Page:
Inbreeding, Linebreeding and Crossbreeding INBREEDING
's purpose is to fix certain traits or the influence of certain ancestors upon the progeny. This procedure varies in degree from intense closebreeding to mild linebreeding. Although inbreeding can be detrimental to fertility, vigor, and athletic ability within the offspring
it can also result in true-breeding strains of horses (that consistently pass important traits to their offspring). Because most breeds were formed by a process of inbreeding, the breeding of purebred horses is, my definition, a form of inbreeding. Some breeds are more inbred than others. (Degree of inbreeding depends on the number of common ancestors, how far back in the pedigree they appear, and how often each common ancestor occurs.)
From a genetic viewpoint, inbreeding results in an increase of the number of homozygous gene pairs in the offspring. Homozygous refers to a condition where two paired chromosomes have the same allelle (gene type) at a corresponding point. Because two close relatives tend to have more of the same alleles (by virtue of inheritance) than two unrelated individuals, their mating provides a greater chance for identical alleles to be paired within their offspring. This increase in homozygosity is directly related to the appearance of both desirable and detrimental characteristics that were not necessarily apparent in the sire and dam
When horses are inbred haphazardly, without culling of inferior stock, many undesirable traits may become predominant in their offspring. For example, the inbred horse's ability to resist disease and his overall performance capacity are often depressed. The growth rate of the inbred foal, and the average mature size within the inbred herd, frequently decreases. Nonselective inbreeding is directly related to a depressed fertility rate, an increase in abortion and stillbirth. Some basic principles of genetics show why these traits are directly related to inbreeding.
When two unrelated horses are mated, the chances of unidentical alleles combining within the resulting embryo are high. On the other hand, mating close relatives increases the pairing of identical alleles (increases homozygosity). The effect of increased homozygosity is a decrease in the number of heterozygous gene pairs and, subsequently, a decline in heterosis (i.e., loss of vigor and fertility). Although the reason for this allelic interaction is not clear, geneticists believe that its presence contributes to the overall quality of an individual. Therefore, as homozygosity increases within the inbred herd, physical quality controlled by overdominant alleles declines.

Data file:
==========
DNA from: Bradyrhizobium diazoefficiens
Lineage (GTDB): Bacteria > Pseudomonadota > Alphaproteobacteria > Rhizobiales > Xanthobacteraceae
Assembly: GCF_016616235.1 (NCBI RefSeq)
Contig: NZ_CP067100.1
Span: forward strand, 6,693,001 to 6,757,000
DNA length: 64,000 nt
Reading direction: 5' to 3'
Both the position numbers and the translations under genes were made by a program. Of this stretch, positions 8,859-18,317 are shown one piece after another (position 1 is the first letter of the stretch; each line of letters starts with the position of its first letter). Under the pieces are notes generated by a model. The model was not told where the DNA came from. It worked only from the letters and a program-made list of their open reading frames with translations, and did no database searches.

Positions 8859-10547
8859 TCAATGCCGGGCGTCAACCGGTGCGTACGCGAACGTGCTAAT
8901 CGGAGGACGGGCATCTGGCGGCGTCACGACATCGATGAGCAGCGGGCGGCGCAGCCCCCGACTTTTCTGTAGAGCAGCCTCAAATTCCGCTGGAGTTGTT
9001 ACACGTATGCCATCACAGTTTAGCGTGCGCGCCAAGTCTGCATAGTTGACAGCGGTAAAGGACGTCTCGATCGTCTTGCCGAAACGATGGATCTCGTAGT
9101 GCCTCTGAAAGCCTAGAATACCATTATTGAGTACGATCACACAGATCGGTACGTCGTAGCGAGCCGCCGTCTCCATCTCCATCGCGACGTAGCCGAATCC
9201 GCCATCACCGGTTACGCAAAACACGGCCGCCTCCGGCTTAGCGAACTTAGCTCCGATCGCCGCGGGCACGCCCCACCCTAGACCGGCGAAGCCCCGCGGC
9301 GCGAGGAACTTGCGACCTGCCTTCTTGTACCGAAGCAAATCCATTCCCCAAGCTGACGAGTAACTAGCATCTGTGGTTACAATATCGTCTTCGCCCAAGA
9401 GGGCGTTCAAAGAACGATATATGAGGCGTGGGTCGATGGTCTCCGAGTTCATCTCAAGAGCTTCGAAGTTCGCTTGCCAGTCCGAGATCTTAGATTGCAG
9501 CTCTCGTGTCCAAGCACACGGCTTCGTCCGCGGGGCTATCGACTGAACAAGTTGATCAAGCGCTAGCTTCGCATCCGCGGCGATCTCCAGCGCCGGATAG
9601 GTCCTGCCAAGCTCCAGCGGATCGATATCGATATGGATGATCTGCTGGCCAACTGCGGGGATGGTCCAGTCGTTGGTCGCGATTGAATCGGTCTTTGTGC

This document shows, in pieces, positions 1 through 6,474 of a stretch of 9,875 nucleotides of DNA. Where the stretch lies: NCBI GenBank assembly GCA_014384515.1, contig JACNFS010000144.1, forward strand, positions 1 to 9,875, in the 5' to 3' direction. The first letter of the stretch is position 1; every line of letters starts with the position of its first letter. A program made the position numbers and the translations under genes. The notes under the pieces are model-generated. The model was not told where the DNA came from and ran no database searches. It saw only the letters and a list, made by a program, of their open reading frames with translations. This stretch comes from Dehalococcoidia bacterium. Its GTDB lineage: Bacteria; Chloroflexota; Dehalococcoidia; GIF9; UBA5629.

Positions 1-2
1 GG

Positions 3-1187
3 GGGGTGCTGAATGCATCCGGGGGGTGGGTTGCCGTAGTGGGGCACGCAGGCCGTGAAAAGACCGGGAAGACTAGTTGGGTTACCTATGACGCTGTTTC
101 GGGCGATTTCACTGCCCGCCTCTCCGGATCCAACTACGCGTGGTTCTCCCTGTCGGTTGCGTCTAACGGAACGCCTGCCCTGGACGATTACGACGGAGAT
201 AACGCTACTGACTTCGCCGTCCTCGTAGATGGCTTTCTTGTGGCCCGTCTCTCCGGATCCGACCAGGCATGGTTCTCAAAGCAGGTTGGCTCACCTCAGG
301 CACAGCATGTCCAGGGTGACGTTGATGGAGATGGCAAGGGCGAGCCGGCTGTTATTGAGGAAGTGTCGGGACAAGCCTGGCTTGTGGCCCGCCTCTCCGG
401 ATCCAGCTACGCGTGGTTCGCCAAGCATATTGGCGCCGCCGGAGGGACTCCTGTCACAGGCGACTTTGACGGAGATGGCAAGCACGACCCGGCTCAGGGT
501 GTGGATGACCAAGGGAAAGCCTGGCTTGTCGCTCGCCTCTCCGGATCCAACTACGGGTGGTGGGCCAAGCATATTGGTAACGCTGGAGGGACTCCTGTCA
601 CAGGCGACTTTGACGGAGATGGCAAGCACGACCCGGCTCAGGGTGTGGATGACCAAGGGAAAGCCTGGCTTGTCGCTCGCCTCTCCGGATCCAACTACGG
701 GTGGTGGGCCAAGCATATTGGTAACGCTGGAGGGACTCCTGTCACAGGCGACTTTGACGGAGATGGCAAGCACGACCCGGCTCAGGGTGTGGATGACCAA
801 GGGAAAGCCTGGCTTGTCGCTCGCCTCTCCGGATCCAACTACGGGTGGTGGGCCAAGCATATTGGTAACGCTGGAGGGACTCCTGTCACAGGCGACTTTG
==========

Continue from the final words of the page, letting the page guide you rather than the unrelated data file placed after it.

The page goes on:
Many undesirable genes affecting the horse's overall vigor and fertility are recessive. Fortunately, they have no influence in the heterozygous state, since the effect of the recessive allele is completely hidden by the effect of the corresponding dominant allele. Because of the overall effect of inbreeding is an increase in homozygosity, it increases the number of homozygous recessives. Hence, the effects of undesirable recessive genes begin to surface. Inbreeding does not create undesirable trait, it exposes recessive alleles for hidden weaknesses which are present within the sire and dam. Because successful inbreeding demands the culling of inferior breeding stock over many generations (to help eliminate some of the undesirable recessive genes from the herd), it may not be feasible for some breeders. Not only is the time factor impractical for most breeders, the intense culling often necessary may be an economic problem. Additionally, the traits which tend to surface within the inbred herd (such as depressed growth rate and decreased size) contrast sharply with what many breeders select for. Therefore, the breeder must be objective when the need to cull arises.
Perhaps the greatest advantage of inbreeding is that it increases the prepotency of individuals within a herd and consequently helps to create distinct true-breeding strains or families. This prepotency (the ability of a stallion or broodmare to stamp desirable characteristics upon their offspring with a high degree of predictability) is the result of the parent being homozygous for important desirable traits. When such a parent carries two identical alleles on corresponding points of a chromosome pair, he transmits that allele to the same chromosome point within his offspring. If two such parents are mated, the offspring will always possess the same desirable trait. Therefore, as inbreeding increases homozygosity, it also enhances prepotency. (This is advantageous only if the parents are homozygous for desirable traits.)
As mentioned previously, inbreeding exposes certain weaknesses within the inbred herd. Uncovering these undesirable traits can be an important tool for the overall improvement within a large breeding program. By setting certain selection guidelines, and by carefully eliminating inbred individuals which show inherit weaknesses, the breeder can slowly remove any undesirable recessive genes from their herd. They will find that vigor and fertility are actually improved when inbreeding is accompanied by careful selection.A successful inbreeding program requires good foundation stock and severe culling over many years.
For this reason, inbreeding is usually practiced by experienced breeders who operate large farms for the production of superior prepotent breeding stock. It can also be used to establish breeds, or true-breeding types, with respect to certain characteristics such as color or size.
From the same source you quoted Druydess